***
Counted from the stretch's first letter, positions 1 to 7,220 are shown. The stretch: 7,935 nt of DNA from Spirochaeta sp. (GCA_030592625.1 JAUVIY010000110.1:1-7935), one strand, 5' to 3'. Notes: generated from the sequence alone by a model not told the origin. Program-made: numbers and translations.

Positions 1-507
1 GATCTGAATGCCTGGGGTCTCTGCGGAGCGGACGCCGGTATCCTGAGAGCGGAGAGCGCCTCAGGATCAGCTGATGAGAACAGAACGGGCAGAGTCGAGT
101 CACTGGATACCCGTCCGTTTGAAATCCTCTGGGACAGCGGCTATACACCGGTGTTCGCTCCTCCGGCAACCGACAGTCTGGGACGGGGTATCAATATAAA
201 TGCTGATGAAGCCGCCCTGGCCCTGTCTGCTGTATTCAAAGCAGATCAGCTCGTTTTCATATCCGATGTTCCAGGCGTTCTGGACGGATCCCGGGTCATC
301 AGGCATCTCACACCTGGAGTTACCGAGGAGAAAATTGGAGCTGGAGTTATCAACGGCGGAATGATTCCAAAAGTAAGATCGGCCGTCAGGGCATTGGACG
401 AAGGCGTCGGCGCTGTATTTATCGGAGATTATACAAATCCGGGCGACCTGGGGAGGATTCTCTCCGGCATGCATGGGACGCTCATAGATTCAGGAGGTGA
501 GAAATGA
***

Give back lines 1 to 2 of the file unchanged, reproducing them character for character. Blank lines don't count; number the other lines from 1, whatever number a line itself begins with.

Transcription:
Counted from the stretch's first letter, positions 1 to 7,220 are shown. The stretch: 7,935 nt of DNA from Spirochaeta sp. (GCA_030592625.1 JAUVIY010000110.1:1-7935), one strand, 5' to 3'. Notes: generated from the sequence alone by a model not told the origin. Program-made: numbers and translations.

Positions 1-507